In one of my many SSIS blog posts, I said that if you are using SSIS, sooner or later, you are going to create variables.
In this blog, I’ll say that, if you are using SSIS, sooner or later, you are going to be frustrated by the crazy syntax in Expressions.
If you are like me, who has been in the database world for awhile, SQL-like syntax becomes intuitive to us over the time, but the VB-like syntax used in the SSIS expressions can be very foreign to us. Logical AND needs to be &&, logical OR needs to be ||, concatenation needs to be &, and == is not the same as =.
OK, here is the official link to the Integration Services Expression Reference on MSDN.
So, what are Expressions? To me, Expressions in SSIS are SISS developers’ “programming” language. Developers who have mastered tools like C# can write programs that can meet any (almost) user requirements with the ease of conditionally and dynamically controlling logic flows and creating logic branches. Compared to those application programmers, we, database developers, often look very awkward, and inadequate sometimes, in terms of being in control.
Fortunately, in SSIS, we can make friends with Expressions. From the above link in MSDN:
Expressions are a combination of symbols (identifiers, literals, functions, and operators) that yields a single data value. Simple expressions can be a single constant, variable, or function. More frequently, expressions are complex, using multiple operators and functions, and referencing multiple columns and variables.
Did you notice that it says expressions are complex frequently?
There are 4 topics on the MSDN reference site.
Describes expression evaluator syntax, the data types that the Data Transformation Pipeline uses, data type conversion, and expression elements.
Describes the operators that the expression evaluator provides.
Describes the functions that the expression evaluator provides.
Provides expressions that use multiple operators and functions.
The Functions section can be very familiar to many database developers. To be able to feel comfortable with using Expressions in SISS, everybody needs to read the Operators section and the Advanced section at lease once.
So, next time, when you cannot get your simple Precedence Constraint working as the way you wanted it to, check out the above Integration Services Expression Reference first.
Just a side note. This blog is inspired by my late night change to a SSIS package. I wanted to add a Precedence Constraint so that my package will not run if it’s a holiday or weekend.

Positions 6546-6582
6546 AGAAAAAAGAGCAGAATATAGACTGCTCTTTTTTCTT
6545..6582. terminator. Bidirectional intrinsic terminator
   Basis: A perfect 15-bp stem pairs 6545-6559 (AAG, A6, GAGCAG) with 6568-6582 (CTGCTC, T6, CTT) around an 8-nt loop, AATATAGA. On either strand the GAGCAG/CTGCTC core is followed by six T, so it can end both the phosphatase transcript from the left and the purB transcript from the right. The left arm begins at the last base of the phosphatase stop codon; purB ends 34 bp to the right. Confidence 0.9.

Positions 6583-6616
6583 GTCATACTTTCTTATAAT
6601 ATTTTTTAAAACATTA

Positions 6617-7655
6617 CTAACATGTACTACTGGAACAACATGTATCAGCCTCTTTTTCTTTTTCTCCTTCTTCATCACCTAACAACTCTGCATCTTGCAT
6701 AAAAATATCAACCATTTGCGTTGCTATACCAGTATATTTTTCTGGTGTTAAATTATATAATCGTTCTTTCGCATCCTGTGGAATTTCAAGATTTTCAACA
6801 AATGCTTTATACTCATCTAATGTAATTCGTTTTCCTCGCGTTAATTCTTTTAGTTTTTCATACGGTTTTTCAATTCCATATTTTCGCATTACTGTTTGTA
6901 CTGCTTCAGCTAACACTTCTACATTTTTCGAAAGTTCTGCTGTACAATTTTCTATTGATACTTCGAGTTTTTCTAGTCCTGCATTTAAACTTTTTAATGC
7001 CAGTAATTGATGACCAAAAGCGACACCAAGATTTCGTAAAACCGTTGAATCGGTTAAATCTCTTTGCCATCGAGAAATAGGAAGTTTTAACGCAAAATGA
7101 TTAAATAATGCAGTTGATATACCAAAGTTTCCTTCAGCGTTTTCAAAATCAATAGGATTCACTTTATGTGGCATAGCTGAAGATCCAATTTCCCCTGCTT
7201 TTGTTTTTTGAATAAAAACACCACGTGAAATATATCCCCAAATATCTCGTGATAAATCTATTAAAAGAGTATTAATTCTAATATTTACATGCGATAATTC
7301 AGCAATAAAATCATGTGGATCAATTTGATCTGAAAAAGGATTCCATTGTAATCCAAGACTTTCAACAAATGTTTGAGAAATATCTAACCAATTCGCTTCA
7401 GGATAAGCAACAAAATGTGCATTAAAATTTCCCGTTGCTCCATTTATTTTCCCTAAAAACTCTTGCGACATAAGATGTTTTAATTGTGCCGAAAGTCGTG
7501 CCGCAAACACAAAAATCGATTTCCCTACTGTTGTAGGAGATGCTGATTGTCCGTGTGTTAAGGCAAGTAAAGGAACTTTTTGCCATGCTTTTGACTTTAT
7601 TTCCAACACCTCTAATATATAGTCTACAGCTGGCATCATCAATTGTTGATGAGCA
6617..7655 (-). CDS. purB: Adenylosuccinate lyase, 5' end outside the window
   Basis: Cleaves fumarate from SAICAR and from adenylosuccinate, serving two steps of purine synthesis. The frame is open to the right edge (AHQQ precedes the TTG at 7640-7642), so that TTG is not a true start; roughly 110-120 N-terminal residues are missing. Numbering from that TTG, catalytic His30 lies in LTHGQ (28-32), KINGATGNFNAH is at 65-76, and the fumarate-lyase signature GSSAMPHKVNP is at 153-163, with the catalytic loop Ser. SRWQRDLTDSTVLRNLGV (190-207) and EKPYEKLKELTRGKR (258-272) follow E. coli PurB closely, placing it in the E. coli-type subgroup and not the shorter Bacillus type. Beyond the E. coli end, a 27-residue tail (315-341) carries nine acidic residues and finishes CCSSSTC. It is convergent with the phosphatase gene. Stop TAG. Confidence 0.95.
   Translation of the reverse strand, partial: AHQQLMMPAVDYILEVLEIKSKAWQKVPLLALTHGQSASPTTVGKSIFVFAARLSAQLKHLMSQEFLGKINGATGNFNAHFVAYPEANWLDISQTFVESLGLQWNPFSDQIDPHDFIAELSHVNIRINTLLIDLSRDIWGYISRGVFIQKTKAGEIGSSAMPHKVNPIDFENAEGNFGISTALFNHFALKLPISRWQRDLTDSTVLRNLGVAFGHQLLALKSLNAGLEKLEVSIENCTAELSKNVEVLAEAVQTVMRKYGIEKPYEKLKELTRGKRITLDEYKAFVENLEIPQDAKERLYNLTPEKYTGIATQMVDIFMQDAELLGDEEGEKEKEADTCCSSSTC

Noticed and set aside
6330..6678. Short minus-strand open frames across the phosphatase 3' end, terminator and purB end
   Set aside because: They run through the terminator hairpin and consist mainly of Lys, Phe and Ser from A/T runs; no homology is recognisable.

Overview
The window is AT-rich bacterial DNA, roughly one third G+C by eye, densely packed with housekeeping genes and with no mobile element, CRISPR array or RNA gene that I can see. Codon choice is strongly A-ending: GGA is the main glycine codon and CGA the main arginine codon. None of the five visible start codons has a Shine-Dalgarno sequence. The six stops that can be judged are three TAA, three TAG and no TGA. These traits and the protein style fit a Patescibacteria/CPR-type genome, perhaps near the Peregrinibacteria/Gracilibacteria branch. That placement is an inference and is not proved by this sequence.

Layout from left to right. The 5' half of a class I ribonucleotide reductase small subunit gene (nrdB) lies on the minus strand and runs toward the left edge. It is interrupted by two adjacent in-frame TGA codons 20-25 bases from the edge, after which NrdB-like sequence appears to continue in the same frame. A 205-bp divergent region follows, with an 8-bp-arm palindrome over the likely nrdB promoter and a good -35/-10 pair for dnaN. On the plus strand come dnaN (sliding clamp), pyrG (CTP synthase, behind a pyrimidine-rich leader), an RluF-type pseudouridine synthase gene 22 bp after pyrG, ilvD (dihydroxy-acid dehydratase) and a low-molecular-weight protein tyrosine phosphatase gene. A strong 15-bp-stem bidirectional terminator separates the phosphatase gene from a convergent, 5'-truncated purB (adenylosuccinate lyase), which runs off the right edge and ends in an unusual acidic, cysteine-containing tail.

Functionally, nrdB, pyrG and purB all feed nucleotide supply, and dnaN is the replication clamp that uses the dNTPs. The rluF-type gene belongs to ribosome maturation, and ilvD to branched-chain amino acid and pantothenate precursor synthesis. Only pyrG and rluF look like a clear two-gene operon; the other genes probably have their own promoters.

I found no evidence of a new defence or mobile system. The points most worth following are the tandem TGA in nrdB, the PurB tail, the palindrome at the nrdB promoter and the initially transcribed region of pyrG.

Here is a “simple” expression ( simple only after I remembered AND needed to be &&):
@varHolidayInd == "N" && @varWeekendInd == "N"
I haven’t blogged for more than a week now. That’s a little unusual for me. It was not because I had too much to do at work, it’s because I took on too much responsibilities (trust me there is difference between these two statements). I say yes to almost everything that business users asked me, co-workers asked me, and my boss asked me.
Anyway, now I am back. I checked some stats on my blog, and see that I blogged the most in these two categories: ETL Best Practices and SSIS Best Practices. I guess there is no accident here. ETL and SSIS are the areas that I always felt strongly and wanted to articulate my ideas or understandings or mistakes.
Putting the ETL and SSIS blogs together, I have over 150 posts in these two categories. To make it easier for me to refer back to my own posts, and for my regular blog fans to find them, I’ve decided to include a sequential number for each blog post. So here it is, the number 95 in the SSIS category.
This blog post is about the infamous configuration file again in SSIS. I had privilege recently communicating with David about the trouble he had with his configuration file. David is a very experienced database professional and has done everything he knew about not hard-coding any user id, password, file path/name, or any other configurable parameters that might change in the future. David is a consultant, so this is a very important decision to make. When he is no longer with the team, other developers will know how to change those parameters without breaking the process.
Scenario (from David)